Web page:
The retina is one of the eye's most complex structures. Responsible for receiving light into the eye and sending images through the optic nerve to the brain, the retina is prone to several disease conditions. At Retina & Vitreous of Louisiana in Baton Rouge, Dr. Mason, Noguchi and Couvillion are the board-certified ophthalmologists who diagnose and treat the retina with precise in-office testing and surgeries. They can help you preserve your sight.
Problems with the retina
Several problems may develop with the light-sensitive retina. Your professional team at Retina & Vitreous of Louisiana is highly-skilled in treating:
- Macular degeneration, an age-related dysfunction of the yellow, oval-shaped macula which causes loss of sight in the center of the visual field (11 million older Americans currently have this problem, says the Bright Focus Foundation)
- Retinal detachment, in which part of all of the retina tears away from the back of the eye due to diabetes, injury or other medical problems
- Diabetic retinopathy, the proliferation of tiny blood vessels in the retina, causing leaking and bulging of the retina itself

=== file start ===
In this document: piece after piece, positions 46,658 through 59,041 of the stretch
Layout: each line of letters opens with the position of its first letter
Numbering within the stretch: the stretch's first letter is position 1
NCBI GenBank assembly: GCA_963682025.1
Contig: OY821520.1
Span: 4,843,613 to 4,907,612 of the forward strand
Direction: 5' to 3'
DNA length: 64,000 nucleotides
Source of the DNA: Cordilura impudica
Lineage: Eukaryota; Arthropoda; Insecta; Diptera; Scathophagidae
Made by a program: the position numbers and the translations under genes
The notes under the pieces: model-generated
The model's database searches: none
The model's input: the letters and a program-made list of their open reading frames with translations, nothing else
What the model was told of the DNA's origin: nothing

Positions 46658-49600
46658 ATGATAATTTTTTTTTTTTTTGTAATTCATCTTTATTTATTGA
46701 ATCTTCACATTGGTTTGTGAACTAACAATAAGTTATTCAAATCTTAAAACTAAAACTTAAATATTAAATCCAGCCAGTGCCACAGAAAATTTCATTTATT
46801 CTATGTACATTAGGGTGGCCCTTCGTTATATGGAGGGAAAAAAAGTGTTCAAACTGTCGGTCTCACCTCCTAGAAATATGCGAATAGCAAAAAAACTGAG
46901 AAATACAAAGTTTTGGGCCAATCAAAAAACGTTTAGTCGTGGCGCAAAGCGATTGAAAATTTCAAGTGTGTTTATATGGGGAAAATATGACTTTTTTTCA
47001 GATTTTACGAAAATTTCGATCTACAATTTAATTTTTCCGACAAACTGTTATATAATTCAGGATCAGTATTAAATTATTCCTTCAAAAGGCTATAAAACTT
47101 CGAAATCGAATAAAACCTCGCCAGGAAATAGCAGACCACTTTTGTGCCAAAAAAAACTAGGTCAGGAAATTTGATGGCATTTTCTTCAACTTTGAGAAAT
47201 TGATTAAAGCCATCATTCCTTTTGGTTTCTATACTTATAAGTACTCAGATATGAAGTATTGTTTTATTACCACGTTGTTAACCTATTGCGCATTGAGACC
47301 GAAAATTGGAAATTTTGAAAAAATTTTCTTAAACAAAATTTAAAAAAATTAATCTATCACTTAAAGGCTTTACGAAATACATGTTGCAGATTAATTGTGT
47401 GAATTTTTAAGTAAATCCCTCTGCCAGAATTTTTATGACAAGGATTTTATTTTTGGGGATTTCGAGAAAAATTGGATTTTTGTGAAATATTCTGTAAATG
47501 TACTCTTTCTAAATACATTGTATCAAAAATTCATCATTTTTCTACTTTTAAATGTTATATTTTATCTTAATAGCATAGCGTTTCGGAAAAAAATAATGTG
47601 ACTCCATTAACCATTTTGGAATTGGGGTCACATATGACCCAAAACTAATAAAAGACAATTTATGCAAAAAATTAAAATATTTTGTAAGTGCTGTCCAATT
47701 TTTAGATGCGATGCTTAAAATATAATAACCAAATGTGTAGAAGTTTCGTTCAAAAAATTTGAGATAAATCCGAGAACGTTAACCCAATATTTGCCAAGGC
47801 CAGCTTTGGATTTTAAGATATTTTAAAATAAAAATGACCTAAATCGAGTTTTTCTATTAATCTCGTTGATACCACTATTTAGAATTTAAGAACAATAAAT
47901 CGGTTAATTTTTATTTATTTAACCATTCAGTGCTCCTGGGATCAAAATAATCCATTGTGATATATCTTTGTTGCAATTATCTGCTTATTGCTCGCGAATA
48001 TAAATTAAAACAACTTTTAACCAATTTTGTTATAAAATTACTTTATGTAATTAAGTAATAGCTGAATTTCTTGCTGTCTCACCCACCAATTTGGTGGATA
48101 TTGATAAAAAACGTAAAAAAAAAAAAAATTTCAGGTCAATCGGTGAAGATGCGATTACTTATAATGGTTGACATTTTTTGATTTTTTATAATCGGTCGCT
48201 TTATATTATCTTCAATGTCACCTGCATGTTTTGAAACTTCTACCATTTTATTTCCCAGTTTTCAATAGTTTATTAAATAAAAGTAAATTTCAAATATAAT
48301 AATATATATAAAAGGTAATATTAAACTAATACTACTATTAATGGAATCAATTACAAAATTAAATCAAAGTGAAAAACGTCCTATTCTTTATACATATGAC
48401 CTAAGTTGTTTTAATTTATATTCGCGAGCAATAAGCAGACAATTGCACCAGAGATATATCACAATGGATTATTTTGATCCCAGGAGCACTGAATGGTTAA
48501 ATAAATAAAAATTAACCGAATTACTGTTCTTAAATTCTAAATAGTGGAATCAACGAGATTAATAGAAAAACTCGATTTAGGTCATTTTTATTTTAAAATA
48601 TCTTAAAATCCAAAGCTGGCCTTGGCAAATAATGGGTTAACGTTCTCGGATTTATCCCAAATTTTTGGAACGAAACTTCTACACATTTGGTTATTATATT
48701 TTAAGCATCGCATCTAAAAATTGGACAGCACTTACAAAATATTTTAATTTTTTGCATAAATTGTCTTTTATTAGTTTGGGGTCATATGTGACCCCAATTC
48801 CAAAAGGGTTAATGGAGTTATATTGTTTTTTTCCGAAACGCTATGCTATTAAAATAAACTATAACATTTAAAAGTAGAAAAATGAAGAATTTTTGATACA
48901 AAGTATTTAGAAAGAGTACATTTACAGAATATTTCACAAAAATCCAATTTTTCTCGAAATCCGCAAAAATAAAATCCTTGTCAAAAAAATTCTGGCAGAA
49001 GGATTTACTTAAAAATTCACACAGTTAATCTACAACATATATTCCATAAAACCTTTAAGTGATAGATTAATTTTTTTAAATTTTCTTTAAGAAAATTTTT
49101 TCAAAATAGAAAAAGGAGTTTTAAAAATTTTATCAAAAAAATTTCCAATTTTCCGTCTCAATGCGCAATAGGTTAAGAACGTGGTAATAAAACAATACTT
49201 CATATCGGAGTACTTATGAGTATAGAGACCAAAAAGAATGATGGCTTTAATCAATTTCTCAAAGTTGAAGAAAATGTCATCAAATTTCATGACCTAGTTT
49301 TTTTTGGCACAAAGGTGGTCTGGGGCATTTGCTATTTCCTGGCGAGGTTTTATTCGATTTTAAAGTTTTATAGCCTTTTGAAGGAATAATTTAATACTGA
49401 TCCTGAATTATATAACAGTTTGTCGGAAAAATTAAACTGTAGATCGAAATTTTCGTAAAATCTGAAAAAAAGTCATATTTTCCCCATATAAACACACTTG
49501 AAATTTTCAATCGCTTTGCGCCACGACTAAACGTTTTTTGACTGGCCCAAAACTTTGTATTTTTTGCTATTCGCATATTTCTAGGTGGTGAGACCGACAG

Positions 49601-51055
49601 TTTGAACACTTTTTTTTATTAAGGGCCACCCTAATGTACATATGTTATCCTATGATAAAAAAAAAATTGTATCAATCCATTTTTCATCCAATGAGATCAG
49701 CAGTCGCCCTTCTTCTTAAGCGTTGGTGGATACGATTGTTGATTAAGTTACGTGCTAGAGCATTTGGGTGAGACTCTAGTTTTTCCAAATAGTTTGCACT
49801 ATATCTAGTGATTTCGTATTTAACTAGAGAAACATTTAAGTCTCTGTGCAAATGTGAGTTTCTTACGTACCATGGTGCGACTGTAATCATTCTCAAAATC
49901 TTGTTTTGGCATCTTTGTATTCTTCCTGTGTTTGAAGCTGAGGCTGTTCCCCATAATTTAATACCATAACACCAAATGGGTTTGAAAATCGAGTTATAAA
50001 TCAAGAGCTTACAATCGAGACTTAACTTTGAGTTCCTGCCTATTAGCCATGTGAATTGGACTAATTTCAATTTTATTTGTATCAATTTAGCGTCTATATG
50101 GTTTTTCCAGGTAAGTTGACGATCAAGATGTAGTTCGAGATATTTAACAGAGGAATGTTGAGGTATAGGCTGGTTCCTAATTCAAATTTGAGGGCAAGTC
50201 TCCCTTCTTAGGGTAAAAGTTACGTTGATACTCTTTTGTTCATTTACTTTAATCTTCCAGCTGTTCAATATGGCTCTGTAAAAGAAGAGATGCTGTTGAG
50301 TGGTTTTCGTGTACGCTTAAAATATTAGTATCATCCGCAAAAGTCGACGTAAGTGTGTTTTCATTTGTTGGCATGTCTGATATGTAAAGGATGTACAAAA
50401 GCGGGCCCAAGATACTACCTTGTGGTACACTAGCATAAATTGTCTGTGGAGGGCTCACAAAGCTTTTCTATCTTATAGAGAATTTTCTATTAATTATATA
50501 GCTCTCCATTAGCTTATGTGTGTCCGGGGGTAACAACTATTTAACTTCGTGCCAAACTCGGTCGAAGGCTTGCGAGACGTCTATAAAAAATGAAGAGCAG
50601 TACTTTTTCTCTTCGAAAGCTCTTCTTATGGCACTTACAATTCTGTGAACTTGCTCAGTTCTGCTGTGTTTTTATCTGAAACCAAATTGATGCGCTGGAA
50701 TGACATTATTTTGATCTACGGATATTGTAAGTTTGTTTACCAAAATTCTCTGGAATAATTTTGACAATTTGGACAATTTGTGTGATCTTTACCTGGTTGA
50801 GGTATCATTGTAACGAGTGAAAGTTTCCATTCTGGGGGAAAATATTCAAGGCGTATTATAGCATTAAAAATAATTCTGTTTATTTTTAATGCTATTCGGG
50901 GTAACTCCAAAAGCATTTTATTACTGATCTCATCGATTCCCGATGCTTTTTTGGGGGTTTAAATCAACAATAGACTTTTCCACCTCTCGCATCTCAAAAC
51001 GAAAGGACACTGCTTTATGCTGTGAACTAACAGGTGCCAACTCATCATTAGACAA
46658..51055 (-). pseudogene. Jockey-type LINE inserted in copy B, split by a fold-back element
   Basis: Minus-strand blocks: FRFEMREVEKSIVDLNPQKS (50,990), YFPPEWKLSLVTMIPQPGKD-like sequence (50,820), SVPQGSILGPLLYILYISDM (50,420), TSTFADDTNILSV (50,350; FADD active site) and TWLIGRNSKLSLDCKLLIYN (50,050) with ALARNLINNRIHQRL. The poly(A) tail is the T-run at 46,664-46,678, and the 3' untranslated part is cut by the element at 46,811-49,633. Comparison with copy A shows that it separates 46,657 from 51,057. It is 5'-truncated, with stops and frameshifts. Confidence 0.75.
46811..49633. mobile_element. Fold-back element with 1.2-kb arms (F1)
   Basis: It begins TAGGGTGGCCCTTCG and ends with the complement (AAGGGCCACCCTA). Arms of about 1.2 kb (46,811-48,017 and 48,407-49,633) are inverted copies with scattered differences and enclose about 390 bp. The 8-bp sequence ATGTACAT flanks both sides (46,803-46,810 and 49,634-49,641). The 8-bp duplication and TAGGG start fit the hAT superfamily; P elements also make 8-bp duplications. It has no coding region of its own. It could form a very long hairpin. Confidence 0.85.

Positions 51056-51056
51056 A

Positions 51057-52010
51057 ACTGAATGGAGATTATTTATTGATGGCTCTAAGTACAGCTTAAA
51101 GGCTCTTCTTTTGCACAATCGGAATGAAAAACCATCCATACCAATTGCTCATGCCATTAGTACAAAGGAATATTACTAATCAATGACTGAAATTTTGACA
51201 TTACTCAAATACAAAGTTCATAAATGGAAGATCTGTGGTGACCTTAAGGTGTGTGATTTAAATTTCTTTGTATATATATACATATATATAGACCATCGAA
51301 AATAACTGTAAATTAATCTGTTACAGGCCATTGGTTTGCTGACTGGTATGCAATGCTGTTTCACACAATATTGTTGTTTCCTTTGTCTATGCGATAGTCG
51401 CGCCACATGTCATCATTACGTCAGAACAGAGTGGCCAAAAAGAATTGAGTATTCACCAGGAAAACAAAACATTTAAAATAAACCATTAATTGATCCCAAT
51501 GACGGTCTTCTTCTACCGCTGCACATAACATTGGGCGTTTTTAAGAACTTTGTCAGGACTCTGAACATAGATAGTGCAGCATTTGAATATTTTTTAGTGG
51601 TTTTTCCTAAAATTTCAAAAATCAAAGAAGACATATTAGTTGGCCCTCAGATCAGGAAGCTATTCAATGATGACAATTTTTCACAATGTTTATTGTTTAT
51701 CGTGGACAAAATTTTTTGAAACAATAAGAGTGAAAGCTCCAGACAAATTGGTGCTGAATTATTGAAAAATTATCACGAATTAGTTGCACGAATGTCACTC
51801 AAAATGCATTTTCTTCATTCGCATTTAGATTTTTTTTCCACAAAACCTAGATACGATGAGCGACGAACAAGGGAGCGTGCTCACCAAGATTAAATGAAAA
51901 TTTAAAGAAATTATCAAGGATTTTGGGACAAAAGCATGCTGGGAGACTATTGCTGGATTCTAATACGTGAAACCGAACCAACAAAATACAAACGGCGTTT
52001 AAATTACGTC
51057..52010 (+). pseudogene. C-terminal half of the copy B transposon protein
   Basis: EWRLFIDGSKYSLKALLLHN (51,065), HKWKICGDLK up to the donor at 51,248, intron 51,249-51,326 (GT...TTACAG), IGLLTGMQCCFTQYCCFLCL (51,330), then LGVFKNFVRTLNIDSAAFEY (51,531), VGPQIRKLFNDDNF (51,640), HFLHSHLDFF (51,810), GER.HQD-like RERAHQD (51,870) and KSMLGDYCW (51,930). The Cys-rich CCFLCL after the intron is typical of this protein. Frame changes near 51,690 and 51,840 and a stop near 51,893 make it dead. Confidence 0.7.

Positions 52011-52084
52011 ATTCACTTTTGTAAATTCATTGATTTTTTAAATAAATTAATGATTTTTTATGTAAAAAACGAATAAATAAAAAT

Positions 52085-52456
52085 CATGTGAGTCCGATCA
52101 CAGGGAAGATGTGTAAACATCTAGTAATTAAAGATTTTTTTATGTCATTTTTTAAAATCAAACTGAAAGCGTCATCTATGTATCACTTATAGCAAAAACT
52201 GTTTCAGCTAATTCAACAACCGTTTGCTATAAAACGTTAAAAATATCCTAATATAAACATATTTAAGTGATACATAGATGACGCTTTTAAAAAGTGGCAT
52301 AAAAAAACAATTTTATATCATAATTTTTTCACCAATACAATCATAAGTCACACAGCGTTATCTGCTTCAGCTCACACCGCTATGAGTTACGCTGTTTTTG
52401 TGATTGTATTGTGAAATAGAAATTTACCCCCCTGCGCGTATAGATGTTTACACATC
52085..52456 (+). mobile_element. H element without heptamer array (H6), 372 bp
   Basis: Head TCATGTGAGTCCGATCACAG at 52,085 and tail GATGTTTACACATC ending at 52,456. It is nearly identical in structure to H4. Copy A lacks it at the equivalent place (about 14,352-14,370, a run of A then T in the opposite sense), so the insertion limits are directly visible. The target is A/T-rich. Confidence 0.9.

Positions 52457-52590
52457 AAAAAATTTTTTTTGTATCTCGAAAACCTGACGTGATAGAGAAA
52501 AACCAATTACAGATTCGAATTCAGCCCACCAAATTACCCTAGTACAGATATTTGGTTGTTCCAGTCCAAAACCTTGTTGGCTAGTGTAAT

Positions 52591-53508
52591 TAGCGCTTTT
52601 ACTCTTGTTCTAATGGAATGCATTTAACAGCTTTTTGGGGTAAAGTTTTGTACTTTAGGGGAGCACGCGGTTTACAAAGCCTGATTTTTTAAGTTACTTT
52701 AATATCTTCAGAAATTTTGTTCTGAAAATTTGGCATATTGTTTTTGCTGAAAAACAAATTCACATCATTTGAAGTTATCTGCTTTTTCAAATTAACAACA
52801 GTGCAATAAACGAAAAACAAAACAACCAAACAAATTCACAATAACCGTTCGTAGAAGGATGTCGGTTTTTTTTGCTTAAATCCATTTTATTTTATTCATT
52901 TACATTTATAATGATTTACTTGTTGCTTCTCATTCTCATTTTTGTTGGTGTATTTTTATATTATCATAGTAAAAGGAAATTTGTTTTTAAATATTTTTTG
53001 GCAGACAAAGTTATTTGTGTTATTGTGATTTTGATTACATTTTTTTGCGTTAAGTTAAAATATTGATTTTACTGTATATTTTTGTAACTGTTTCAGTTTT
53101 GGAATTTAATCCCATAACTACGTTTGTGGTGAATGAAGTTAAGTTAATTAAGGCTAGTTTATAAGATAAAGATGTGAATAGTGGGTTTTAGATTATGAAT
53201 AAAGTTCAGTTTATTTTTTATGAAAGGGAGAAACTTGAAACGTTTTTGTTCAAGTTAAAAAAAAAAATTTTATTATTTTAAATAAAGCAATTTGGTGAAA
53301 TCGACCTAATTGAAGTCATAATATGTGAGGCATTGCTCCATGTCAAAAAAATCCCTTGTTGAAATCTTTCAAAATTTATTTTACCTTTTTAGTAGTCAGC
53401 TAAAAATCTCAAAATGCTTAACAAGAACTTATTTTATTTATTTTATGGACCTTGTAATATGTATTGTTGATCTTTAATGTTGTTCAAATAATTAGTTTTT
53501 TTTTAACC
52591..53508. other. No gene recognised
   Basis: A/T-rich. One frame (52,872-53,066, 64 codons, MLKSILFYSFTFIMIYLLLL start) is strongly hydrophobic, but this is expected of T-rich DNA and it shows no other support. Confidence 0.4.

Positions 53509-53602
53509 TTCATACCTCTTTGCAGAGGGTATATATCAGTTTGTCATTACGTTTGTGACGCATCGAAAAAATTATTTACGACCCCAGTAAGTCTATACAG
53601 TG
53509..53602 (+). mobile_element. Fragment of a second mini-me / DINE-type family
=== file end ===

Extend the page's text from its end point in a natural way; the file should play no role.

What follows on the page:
- Retinitis pigmentosa, the loss of peripheral vision
- Macular puckers, or epiretinal membranes, wrinkles in the macula that result in image distortion
- Diagnosis and treatment (with surgery)
Many of these conditions are diagnosed with a comprehensive eye examination and something called OCT, or Ocular Coherence Tomography. This 20-minute procedure introduces a yellow dye into the circulatory system. The dye allows cross-sectional images of the eye to be taken and interpreted by your ophthalmologist.
Additionally, Fluorescein Angiography and Fundus Photography take detailed pictures of the retina. These images are specific to the blood vessels in the retina, showing if they are too numerous, weak (leaking) or bulging.
Regarding surgery, Drs. Couvillion, Noguchi, and Mason address vascular issues and structural abnormalities of the retina (such as tears) with innovative lasers. These instruments are extremely precise, and the treatments are performed entirely in the office with the benefit of local anesthetics. The laser treatment for vascular issues is called Pan Retinal Photocoagulation.
Lasers also treat issues with the vitreous humor, the jelly-like material which fills the eyeball and helps hold its shape. With diabetics, the vitreous often pulls on the retina, and hemorrhagic spots may develop. Your eye surgeon may remove all or part of the vitreous humor through a surgery called vitrectomy.